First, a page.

I'll do you better than that, Ms. P, here's an all-new, all-different, all-uncannily peek at the Colossus from Earth-9112, a world where everyone looks pretty much the same but they're more Flexographically-colored...from the original version of X-Men #137 before Jim Shooter twiddled his fingers into it (and, let's face it, made it a better story):
Panels from Phoenix: The Untold Story one-shot (April 1984), words and pictures and yadda yadda yadda by the same guys I listed from memory above, okay?
Phoenix: The Untold Story was a special comic that reprinted Claremont and Byrne's original story, ending with the Jean Grey living. The art is the same as X-Men #137 until the last handful of pages, but the dialogue's substantially different throughout, as you can see here. It's an interesting alternative story, but again, I still prefer the original, even with more Claremont verbiage per square inch than the special.
So, there you have it...superheroes in their underwear, digressions into the worlds of Amy Winehouse, the Fantastic Four, and the scary, scary place that is the creative mind of Chris Claremont. Who says this isn't the Mighty Bully Age of extra content in a blog post?
Eh, never mind. I know the only real reason you stopped by here tonight: Colossus in his underwear...
Partial panel from [Uncanny] X-Men #131 (March 1980), by you know the drill by now.
Are there any three words more beloved by comic book fans than To Be Continued? (Well, maybe "Batman versus monkeys".) There's nothing quite like the thrill of a well-written cliffhanger that leaves you eagerly panting for the next month's issue, hangin' around Pop's Sodium Shop with your quarter in yoru hot little hand, bugging the soda jerks about when the new comics will be in. ("Are they in yet?" "No." "Are they in yet?" "No." Are they in yet?" "Get outta here, kid!") After all, how else will you find out whether Spider-Man will escape the fangs of the Hungry Hungry Hippo, or if Superman will manage to foil Lois's plan to crush the universe under her Jimmy Choos? Why, with a month-long wait like that...maybe they might die! (Probably not.)
My point...and I do have one...is that sometimes it's not merely the story that's to be continued but also the cover of the comic book. Welcome to the very first installment of Monday Night Murals, the new Bully-feature that spotlights, once a week, and prob'bly on Mondays (if not, then see you on Muesdays or Mhursdays), multiple comic book covers that form a single image when put together. Why, it's like a giant jigsaw puzzle, except without weird jaggedy edges, and you have to wait a month between putting down each piece!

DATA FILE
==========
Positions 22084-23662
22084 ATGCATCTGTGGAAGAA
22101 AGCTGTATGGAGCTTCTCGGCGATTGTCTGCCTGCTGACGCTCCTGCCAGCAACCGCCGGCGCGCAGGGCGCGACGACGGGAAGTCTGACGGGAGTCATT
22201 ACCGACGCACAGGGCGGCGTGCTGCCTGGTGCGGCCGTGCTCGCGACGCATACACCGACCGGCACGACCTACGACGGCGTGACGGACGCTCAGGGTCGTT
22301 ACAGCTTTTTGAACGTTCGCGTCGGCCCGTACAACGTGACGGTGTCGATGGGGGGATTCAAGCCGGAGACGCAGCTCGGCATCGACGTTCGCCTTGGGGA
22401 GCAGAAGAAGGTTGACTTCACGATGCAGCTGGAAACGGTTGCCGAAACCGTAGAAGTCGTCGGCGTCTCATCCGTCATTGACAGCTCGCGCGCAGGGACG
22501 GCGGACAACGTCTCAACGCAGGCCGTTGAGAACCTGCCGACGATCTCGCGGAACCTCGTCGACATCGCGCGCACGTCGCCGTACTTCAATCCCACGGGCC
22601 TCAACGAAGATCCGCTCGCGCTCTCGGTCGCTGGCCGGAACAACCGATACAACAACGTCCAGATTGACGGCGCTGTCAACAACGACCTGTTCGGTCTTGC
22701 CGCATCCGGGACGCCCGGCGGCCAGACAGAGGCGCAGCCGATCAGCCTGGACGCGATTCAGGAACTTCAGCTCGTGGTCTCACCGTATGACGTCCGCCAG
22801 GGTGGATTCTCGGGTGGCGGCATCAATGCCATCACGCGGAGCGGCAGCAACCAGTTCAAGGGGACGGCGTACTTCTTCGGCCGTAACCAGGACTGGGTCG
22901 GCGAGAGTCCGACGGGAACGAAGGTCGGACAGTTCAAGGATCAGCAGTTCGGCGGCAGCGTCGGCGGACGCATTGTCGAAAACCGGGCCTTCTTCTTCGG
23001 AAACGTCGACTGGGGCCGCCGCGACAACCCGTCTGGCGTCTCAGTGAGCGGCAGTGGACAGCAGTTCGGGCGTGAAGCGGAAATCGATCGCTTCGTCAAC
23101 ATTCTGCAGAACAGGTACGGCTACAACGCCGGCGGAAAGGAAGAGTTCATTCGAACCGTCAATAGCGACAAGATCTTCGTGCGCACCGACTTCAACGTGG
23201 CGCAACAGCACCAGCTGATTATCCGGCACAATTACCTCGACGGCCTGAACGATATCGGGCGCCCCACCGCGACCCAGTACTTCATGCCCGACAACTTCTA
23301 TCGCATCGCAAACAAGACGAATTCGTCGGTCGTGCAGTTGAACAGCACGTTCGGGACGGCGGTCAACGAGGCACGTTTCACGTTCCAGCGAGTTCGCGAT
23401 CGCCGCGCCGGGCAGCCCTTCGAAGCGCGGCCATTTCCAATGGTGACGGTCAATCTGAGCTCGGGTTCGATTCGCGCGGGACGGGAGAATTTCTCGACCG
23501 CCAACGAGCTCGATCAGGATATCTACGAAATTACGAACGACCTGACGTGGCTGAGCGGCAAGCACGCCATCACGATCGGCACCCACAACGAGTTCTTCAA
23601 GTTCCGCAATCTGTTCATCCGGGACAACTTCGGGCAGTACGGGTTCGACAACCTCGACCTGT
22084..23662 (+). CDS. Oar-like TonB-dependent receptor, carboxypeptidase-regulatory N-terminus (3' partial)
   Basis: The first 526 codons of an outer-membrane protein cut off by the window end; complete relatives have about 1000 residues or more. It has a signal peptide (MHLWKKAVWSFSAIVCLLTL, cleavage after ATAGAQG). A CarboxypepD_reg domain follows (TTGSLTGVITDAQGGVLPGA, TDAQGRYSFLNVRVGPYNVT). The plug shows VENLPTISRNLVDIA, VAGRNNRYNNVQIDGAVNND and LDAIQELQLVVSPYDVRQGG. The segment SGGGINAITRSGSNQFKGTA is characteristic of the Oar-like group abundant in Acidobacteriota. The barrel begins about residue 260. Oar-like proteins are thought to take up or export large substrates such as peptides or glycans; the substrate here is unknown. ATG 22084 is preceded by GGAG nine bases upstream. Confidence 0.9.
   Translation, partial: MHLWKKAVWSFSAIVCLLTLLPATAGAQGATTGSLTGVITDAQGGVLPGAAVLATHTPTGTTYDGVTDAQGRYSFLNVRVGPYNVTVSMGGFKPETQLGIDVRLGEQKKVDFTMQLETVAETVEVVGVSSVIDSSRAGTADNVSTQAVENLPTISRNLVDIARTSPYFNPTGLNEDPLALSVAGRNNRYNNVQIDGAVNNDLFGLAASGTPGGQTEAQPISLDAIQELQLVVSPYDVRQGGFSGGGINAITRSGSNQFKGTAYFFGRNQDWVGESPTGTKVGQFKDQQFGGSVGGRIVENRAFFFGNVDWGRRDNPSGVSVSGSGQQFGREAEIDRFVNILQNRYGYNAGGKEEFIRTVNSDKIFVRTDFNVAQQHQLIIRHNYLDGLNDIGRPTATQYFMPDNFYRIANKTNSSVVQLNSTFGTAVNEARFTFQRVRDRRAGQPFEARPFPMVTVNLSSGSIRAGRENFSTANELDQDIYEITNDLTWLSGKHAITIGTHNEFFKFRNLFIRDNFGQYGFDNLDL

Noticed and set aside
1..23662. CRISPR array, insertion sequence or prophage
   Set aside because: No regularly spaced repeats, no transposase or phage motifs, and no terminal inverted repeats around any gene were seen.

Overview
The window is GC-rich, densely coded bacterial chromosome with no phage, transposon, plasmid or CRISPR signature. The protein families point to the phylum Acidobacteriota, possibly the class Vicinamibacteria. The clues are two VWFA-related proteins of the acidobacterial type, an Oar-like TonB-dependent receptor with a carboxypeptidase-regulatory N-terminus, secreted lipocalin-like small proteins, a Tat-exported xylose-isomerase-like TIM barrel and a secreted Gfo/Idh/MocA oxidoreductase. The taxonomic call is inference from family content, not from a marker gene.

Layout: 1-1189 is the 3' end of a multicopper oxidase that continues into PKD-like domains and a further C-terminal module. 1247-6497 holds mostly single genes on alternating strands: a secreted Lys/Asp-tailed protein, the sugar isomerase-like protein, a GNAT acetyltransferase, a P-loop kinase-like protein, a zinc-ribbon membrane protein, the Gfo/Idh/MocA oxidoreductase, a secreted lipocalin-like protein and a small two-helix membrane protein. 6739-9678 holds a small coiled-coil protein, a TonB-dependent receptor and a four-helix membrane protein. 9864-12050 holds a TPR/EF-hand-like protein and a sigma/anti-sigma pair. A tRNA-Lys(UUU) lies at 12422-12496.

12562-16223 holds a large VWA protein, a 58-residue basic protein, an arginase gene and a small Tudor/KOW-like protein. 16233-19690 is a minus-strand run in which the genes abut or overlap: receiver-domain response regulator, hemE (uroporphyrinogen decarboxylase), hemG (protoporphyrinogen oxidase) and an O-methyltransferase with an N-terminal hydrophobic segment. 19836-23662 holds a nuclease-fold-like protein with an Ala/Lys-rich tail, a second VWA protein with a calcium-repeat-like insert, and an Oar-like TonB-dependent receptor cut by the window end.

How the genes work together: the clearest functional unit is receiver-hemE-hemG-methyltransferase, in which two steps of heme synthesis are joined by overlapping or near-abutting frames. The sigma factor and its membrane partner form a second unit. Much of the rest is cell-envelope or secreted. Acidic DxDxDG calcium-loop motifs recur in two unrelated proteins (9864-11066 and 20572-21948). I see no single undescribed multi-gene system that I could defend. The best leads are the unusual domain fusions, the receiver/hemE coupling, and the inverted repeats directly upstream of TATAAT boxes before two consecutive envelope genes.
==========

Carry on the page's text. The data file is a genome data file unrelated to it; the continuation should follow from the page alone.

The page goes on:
Except for this one! I wanna start with one of my favorite mural-covers, a quartet of DC comics from 1988 tying into "Week 4" of the big Millennium crossover, the line-wide event that gave us those superstars of the DC Universe, The New Guardians! That popular supergroup defined DC for the eighties and consisted of...um...er, the Floronic Man was one of them, right?...everybody remembers the flamboyant gay guy, don't they?...and then there was...er...well, hey, the Eskimo guy with the really racist nickname! He was in it, wasn't he? And, hmm, Snapper Carr, and Alfred Pennyworth, and Rick Jones, and Tawny Kitaen.
At the time, I thought it was pretty cool that Millennium coincided with the Harmonic Convergence, but what impresses me now is a convergence of a different sort: the four-comic mural formed by the Week Four crossover between Captain Atom, Firestorm, Batman, the Suicide Squad, and the Spectre...and I think it would go something like this:
L-R: Captain Atom #11, Suicide Squad #9, Detective Comics #582, The Spectre #10, art by Jerry Bingham (January 1988)
(Click picture to millenni-size)
I've matched 'em up as best I can so that you can see all four comics have their characters approaching, ready to team up at the drop of a cowl. (Fittingly, Batman's gonna get there first.) For a few moments when I was putting them together tonight I nearly had my little stuffed brain blown by the mistaken thought that The Spectre would connect with Captain Atom, turning it into a ring of adventure! It doesn't, although I bet if Jerry Bingham thought about it, he woulda done so.
I like this DC mural not merely because it combines four different comic titles into one picture (most murals occur within a single title), but that it's the pictorial definition of the storyline: it's a crossover waiting to happen. Long after I've forgotten the plot of these books and of Millennium (and I think it may be best forgotten), I look fondly on these four covers...laid out on the floor in a row so I can gaze at 'em.
Next week: another exciting comic book mural! Which one will it be? I don't know yet! (But it'll be a cool one.) As they say in the comic books, kids...to be continued!